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Book censorship stops progress of democracy

Book censorship stops progress of democracy (credit: Juan Fernandez/) Book censorship stops progress of democracy (credit: Juan Fernandez/)
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“Ignorance is strength.”

This is the unspoken creed of censors and oppressors across the globe. Limiting knowledge is the surest way of maintaining the status quo.

Fortunately, the United States is an open society; people are free to speak, free to read, free to learn. Americans can find knowledge in their public libraries on any subject they can imagine. They need not fear books being removed by intolerant or fearful censors.

That, at least, is what I believed growing up, as I spent hours exploring school and public libraries. The truth is less pleasant.

Last Monday, the American Library Association released the State of America’s Libraries Report 2012, an annual report that includes a section on intellectual freedom with a list of the most banned books of the year.

Banned books conjure memories of totalitarian Soviet Russia, the Inquisition, and McCarthyism. It is enforced ignorance with no recourse, for how can one protest when knowledge itself is hidden?
The books on the ALA list are a strange mix including literary classics and modern teen fiction. The intellectually stirring works of Lauren Myracle — the novels ttyl, ttfn, and l8r g8r — share space with To Kill a Mockingbird by Harper Lee and My Mom’s Having A Baby! A Kid’s Month-by-Month Guide to Pregnancy by Dori Hillestad Butler.

At first glance, there is little to associate Brave New World by Aldous Huxley (No. 7) with the Gossip Girl series by Cecily Von Ziegesar (No. 9). The ALA helpfully provides the reasons these books were attacked. “Nudity” or “sexually explicit” was listed for eight of the top 10 targets. Some exceptions were The Hunger Games series by Suzanne Collins, which was instead called out for being insensitive and satanic, among other reasons, while To Kill a Mockingbird was criticized for its offensive language and racism. Those seeking to ban these books point out the damaging effect sexually explicit content has on children. And their argument is compelling; I’m sure that the teenagers reading Brave New World are precisely the ones most likely to start having orgy-porgies.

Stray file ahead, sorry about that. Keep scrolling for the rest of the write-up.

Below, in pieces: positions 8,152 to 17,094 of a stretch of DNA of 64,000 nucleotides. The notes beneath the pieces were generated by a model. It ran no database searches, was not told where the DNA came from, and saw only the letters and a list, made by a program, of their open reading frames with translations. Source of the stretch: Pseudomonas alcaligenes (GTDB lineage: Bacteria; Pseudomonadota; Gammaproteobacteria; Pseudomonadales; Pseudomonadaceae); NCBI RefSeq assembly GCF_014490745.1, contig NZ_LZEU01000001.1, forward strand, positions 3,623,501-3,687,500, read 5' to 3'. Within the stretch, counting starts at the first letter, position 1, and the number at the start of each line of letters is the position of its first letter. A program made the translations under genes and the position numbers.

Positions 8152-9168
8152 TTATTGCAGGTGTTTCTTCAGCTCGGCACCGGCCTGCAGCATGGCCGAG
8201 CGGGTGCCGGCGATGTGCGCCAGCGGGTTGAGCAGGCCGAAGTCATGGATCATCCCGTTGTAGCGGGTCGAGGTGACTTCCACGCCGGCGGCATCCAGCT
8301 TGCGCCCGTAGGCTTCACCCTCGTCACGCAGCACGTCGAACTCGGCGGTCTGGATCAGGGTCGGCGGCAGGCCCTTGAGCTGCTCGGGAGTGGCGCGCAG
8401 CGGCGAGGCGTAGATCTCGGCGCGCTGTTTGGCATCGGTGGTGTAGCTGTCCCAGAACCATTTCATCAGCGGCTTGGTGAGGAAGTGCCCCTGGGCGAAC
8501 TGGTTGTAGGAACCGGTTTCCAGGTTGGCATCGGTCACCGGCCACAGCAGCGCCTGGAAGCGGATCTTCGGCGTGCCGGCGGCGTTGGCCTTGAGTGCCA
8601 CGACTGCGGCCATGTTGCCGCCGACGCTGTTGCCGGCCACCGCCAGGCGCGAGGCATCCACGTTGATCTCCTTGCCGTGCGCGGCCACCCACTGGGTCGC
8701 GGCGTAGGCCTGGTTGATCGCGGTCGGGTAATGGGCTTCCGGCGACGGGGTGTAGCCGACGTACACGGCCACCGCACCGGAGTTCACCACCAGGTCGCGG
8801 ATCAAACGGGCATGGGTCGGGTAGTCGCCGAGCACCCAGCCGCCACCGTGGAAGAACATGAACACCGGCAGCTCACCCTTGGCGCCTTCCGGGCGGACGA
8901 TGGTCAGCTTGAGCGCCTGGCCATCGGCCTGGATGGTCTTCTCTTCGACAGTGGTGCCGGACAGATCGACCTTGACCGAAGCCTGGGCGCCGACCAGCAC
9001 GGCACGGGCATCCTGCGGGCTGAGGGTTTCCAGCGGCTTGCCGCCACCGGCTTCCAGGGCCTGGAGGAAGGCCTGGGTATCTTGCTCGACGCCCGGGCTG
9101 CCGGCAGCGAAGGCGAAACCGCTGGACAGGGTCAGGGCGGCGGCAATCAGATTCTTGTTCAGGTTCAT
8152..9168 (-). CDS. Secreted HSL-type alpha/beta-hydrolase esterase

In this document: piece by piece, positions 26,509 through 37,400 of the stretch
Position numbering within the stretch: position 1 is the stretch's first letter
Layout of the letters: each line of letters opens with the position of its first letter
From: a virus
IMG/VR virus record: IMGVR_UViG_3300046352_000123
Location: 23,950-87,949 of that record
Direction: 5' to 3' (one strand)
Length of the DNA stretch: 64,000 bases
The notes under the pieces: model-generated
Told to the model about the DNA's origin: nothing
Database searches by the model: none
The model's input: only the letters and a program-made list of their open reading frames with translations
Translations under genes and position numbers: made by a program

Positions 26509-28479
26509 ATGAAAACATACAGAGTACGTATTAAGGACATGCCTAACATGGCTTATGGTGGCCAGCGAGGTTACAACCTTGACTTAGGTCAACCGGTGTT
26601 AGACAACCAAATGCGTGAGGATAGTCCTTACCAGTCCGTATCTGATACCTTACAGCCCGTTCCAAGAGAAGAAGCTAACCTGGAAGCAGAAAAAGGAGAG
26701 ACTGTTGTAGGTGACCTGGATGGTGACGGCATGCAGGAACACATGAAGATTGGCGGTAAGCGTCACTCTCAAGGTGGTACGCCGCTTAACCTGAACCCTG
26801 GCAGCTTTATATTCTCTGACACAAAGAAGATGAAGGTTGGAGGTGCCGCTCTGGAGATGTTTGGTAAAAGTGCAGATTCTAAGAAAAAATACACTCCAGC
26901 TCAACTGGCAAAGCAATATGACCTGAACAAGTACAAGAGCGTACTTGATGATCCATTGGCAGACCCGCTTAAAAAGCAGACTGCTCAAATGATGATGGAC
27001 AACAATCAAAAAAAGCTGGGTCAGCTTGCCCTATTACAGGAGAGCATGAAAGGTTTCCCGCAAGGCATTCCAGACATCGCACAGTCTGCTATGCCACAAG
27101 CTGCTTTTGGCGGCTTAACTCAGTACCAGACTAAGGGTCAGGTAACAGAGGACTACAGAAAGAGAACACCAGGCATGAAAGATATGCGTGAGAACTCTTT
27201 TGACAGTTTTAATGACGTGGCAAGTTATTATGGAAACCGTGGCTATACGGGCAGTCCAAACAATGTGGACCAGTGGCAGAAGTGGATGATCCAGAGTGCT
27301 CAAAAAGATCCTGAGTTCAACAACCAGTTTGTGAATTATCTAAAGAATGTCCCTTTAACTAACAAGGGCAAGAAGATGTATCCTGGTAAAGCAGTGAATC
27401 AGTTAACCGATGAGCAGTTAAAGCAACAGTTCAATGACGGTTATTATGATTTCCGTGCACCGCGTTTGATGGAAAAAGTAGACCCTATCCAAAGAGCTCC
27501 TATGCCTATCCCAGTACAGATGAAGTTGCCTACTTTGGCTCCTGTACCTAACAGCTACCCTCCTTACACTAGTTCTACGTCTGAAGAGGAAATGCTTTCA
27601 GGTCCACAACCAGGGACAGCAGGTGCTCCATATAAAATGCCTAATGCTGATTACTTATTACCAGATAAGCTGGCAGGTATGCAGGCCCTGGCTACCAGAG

Today’s libraries provide electronic resources that are just as important as their paper counterparts. The forces of censorship have followed this digital transition, and libraries face demands to restrict the sites their users can visit on the internet. School and public libraries have legitimate reasons for blocking pornography and sites known for malware, but restricting access because of political or religious views steps far over the line. The ALA points out one instance when a library patron tried to research Wicca, Native American religions, and astrology but was blocked by the library’s filtering software. Schools across the country block Wikipedia in part or entirely.

Intellectual freedom is being threatened by attempts to ban books and block websites.

In any democratic society, knowledge must be both a right and a choice.

People can choose ignorance if they wish, but they cannot force it on others. Public libraries are repositories of this knowledge, and attempts to censor them are simply inexcusable.